by Elizabeth Beller
We hit the ground running in late November with no less than 8 doctor visits, includng 1 urgent care, 2 ER, and 1 hospital stay. We made it through this barrage all good and well, but in hindsight, one of the maladies stands out. Evangeline came down with a mysterious stomach ailment the Friday after Thanksgiving. It was off and on. She was completely herself, still eating well, and I figured it was due to a disproportionate butterscotch pumpkin pie vs. real food ratio. But by Sunday morning she wasn’t herself, or rather she was, but a self writhing on the floor in pain.
I freaked out and took her to the emergency room. They took x-rays and then proceeded to give Evangeline a preliminary diagnosis that needed to be followed up with her pediatrician, who in turn wanted things followed up with ultrasounds and stool samples. Yay! Who doesn’t love holding a pan under their child’s bottom, then using what looks like a play kitchen’s spatula to carve and scrape some of that poop into a plastic cup? But we all know the visceral goop of caring for our sick child doesn’t phase a mom.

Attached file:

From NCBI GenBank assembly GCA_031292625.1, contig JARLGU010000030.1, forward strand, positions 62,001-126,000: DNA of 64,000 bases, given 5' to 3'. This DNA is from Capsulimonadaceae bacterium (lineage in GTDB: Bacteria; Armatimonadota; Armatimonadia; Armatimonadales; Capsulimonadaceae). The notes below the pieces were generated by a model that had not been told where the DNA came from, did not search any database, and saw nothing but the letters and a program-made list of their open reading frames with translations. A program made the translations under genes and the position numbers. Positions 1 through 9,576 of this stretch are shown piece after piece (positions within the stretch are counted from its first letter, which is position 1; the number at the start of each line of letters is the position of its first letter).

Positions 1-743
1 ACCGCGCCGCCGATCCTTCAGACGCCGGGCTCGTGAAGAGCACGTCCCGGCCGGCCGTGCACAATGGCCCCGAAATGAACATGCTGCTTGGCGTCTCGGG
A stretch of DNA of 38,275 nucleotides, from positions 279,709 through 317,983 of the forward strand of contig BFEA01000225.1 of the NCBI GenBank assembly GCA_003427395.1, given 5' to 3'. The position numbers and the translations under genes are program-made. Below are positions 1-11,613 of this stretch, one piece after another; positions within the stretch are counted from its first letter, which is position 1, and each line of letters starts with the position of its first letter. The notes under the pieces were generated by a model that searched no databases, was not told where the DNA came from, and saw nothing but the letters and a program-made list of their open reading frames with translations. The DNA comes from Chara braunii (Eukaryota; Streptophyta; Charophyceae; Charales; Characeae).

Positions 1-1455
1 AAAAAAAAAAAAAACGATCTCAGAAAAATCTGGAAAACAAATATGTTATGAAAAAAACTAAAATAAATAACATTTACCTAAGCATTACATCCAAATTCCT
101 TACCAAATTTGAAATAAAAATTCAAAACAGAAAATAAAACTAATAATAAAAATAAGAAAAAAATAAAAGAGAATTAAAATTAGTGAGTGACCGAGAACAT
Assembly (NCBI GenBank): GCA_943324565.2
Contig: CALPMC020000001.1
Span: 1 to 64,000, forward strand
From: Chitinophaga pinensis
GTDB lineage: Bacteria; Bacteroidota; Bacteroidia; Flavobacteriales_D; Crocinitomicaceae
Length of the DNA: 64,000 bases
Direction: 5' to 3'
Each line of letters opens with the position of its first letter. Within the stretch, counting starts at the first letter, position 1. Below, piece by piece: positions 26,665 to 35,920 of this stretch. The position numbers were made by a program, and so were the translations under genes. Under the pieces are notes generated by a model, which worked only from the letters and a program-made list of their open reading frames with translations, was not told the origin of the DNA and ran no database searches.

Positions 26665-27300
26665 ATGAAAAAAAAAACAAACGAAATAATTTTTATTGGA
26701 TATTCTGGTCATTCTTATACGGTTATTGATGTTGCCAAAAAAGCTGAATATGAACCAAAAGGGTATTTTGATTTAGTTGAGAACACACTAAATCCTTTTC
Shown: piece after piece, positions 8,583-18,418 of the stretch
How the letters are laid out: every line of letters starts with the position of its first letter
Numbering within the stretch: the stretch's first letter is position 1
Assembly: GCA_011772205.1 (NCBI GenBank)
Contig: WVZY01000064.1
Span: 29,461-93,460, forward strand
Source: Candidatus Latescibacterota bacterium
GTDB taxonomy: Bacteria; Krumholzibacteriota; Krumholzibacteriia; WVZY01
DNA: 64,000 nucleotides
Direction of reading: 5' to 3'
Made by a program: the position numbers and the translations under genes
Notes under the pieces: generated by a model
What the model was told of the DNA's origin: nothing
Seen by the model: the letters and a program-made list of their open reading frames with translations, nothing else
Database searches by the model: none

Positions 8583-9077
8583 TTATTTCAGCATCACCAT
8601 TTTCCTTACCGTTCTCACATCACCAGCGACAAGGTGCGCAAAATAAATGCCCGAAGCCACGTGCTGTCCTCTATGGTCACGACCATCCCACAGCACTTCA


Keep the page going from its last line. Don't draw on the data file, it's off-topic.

Maybe a dad, though. For example, Tom really can’t bear when I suck snot out of the baby’s nose with the Nosefrieda, but I think it’s the greatest thing since dirty martinis. A mom is single-mindedly consumed with finding, treating and eviscerating whatever ails her child. Many appointments later (one of which I’m convinced is where I contracted the scarlet fever that was an interesting part of our holiday reenactment of The Andromeda Strain) I found my target. Evangeline had constipation.
What? What??? 5 days of stomach pain. Losing her appetite. Actual crying from incapacitating pain by day 3, which I had seen her do less than a handful on times (thank GOD) in her life. From constipation? I thought that was just for my mom (sorry, mom) and Nordic peoples who weren’t reaching their daily vodka intake (sorry Nordic peoples).
Nope, I was assured by four nice doctors and nine fellow parents—because talking shit, literally, is what becomes of our conversational skills as parents—that kids often get constipation in Kindergarten, where they are so swept up in the whirlwind of their day, the newness of school, and perhaps not wanting to call attention to their need to poop, that they hold it. Every day. For months. Which culminates in writhing on the floor.
As we administered apple juice, Miralax and yes, other unspeakables, we told ourselves that at least our most recent debacle was common. For once one of our many emergency room visits wasn’t expressly our fault. Even Dr. Combs in the ER affirmed this after the examination, which first required that he roll his eyes back in their sockets at the sight of us. I was relieved it didn’t have anything to do with our potty training tactics, which were at best, curious, and at worst, probably warping to a degree Freud would find appalling if they weren’t so laughable.